Top lawyer Chris Daw QC calls for the legalisation of drugs
“It is absolute insanity.”
One of the country’s most senior lawyers has called for the legalisation of drugs in the UK.
Chris Daw QC has served as a criminal barrister for almost 30 years, working on a number of high-profile cases involving “bankers, international footballers, murderers, rapists, and members of organised crime groups”.
He was appointed Queen’s Counsel in 2013, making him one of the UK’s most senior lawyers.
He was discussing his career history on Ross Kemp’s Kempcast when the conversation made its way onto the issue of drugs.
— Chris Daw QC (@crimlawuk) March 27, 2021
The second chapter of Daw’s book, Justice on Trial: Radical Solutions for a System at Breaking Point, advocates for the legalisation of drugs.
He said: “Legalisation of drugs to me is the most obvious easy win in terms of reducing harm from drugs, but also crime generally in our society.”
The decision to outlaw drugs in the first instance was a catastrophic error, according to Daw.
“Before the Misuse of Drugs Act in 1971, we had around 1,000 habitual heroin users in Britain. They got their heroin from a doctor who prescribed the dosage they took.
“By the early 1980s, that’s just a decade later, we had 300,000 heroin users. Addicted heroin users.”
This has only contributed to a rise in violent crime, Daw said, as heroin users began “buying their heroin from dealers, all fuelling a massive increase in organised crime, the likes of which had never been seen in this country”.
Elsewhere in the interview, Daw described the UK's drug policy as “absolute insanity.”
He believes the situation is indistinguishable across the pond, too.
In America, they introduced similar legislation around the same time and Daw said “organised crime reached levels the country hadn’t seen since prohibition”.
Daw is by no means the only high-profile figure in the world of law enforcement to call for the legalisation of drugs.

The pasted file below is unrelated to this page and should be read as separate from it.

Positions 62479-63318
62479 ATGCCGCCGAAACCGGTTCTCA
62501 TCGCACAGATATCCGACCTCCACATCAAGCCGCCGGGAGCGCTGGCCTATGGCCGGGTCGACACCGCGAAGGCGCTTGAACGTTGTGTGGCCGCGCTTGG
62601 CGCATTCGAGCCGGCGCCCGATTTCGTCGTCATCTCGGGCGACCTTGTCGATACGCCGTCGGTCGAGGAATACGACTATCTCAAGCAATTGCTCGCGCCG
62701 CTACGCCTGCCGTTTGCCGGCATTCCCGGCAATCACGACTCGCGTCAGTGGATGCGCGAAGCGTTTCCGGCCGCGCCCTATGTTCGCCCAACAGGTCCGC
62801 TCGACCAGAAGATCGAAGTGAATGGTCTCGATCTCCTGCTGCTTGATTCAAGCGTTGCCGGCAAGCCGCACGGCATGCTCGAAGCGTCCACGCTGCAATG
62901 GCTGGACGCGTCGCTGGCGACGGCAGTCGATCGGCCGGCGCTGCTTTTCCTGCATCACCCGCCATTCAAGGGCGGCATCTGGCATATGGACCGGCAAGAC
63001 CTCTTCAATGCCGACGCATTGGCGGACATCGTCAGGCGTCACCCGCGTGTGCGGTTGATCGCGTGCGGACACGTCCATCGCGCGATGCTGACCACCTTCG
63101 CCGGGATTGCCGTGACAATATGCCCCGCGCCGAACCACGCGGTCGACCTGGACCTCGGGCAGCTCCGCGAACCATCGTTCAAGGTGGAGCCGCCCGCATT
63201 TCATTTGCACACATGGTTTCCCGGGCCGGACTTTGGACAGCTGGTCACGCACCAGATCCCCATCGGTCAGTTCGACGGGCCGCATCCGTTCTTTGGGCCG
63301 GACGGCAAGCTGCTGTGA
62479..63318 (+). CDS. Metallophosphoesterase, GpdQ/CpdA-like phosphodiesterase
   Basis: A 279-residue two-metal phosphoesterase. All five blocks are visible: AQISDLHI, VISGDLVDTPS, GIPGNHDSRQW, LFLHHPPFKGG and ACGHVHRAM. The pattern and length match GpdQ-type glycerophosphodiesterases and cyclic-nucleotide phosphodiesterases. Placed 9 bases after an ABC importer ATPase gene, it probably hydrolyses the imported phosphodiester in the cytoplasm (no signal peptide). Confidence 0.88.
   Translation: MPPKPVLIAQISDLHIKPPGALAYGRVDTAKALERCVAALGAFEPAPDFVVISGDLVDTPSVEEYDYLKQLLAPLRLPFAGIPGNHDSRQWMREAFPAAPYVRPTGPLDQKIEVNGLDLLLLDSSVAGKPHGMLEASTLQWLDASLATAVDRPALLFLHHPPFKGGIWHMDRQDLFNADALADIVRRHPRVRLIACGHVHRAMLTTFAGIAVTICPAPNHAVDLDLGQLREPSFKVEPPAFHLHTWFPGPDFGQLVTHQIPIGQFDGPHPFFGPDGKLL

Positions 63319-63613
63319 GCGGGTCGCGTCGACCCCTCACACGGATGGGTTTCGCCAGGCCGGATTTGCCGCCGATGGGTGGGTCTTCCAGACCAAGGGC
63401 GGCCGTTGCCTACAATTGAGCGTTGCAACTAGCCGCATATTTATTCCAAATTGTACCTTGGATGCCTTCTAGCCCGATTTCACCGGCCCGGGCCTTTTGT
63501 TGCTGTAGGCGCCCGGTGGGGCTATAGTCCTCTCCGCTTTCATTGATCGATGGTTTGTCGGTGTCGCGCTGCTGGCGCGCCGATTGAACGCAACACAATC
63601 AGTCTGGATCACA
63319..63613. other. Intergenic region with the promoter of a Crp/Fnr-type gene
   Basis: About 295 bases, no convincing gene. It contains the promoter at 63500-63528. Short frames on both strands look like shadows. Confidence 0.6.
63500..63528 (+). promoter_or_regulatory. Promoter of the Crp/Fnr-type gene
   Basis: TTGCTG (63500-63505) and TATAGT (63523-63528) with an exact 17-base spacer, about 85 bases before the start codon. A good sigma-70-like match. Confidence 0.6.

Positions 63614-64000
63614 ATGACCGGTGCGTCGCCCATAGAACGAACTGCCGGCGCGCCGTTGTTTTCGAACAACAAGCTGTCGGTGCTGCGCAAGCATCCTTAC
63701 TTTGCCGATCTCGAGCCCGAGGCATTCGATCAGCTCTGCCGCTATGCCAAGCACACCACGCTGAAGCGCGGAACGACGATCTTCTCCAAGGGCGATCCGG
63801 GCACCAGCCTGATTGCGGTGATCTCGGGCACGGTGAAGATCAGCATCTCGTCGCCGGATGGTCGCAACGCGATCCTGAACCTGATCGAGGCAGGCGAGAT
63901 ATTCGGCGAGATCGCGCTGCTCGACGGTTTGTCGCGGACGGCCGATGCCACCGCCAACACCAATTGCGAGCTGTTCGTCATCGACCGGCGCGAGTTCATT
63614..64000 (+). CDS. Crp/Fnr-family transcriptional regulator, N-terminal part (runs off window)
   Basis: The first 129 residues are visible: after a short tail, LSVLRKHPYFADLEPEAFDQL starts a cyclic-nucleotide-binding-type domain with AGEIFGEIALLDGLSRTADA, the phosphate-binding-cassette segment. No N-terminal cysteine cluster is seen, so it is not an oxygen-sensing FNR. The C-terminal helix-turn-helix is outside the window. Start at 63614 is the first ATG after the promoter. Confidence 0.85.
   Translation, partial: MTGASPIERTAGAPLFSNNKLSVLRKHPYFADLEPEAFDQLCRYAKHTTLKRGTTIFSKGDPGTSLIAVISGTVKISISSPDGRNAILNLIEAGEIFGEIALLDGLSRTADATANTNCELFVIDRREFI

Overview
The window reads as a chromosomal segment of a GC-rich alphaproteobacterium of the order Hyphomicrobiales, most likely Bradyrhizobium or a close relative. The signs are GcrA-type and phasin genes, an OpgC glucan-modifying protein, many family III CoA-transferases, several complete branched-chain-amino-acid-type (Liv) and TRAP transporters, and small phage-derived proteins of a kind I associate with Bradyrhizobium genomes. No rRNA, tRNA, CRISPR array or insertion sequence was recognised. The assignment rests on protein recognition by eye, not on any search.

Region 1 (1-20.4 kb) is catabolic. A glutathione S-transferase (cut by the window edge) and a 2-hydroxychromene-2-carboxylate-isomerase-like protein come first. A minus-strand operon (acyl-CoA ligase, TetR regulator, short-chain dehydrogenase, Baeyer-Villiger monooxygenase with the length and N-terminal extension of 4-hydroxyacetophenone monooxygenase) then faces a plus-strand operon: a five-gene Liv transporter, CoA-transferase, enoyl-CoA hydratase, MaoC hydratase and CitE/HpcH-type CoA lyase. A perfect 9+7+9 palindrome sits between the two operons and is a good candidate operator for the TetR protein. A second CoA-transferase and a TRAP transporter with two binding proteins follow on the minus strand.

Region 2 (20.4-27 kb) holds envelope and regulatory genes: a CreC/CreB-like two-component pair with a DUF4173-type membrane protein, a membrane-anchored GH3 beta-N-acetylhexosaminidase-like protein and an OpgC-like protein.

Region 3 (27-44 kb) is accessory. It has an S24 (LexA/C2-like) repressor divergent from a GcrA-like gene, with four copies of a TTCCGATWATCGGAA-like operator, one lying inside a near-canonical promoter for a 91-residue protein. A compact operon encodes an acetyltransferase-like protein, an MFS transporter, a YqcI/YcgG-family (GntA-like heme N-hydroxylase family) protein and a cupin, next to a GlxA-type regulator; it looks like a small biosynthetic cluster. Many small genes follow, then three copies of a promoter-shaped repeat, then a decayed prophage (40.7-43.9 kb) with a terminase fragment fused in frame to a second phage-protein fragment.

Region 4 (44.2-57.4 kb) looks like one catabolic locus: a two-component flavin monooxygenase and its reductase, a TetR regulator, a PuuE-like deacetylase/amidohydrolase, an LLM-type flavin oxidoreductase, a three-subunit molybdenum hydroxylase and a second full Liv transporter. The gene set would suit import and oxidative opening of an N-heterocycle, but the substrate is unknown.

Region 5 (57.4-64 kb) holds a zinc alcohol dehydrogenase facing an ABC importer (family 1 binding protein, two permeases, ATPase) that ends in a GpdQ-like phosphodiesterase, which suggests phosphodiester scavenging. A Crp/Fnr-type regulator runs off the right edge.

Neil Woods worked as an undercover police officer for 13 years, and previously told JOE that his work actually contributed to a rise in organised crime when it should have curtailed it.
“When the penny finally dropped, I realised that with every passing year I did this work, the streets got more and more violent.
“I realised a lot of that was down to me, or people like me, using the tactics that I'm using. I had to face up to the fact that there was no benefit to what I was doing.
"They changed the name of cannabis to marijuana in the United States - to make it sound more foreign."
Drug laws are deeply rooted in racism, according to this former undercover police officer. pic.twitter.com/9WtT5Ixdi2
— JOE (@JOE_co_uk) January 25, 2021
Woods recently described why major drug busts don’t work in the fight against organised crime gangs.
“When police or the National Crime Agency parade their latest cocaine seizure around, the public are trained to think it's a success. But the size of the drug market has still not been reduced.”
Some of the most senior police officials in the country are also beginning to question the effectiveness of current drug legislation.
Arfon Jones is the Police and Crime Commissioner for North Wales, and he advocates introducing free cannabis into prisons in a bid to reduce harm and drug deaths.
In an interview with The Guardian, Jones said: "The aim of the game is to make prisons safer.
“If they're serious about reducing violence in prisons they should be addressing the causes and that's psychoactive substances. Plus, there's a whole range of issues that cannabis would be geared to reduce the risk of."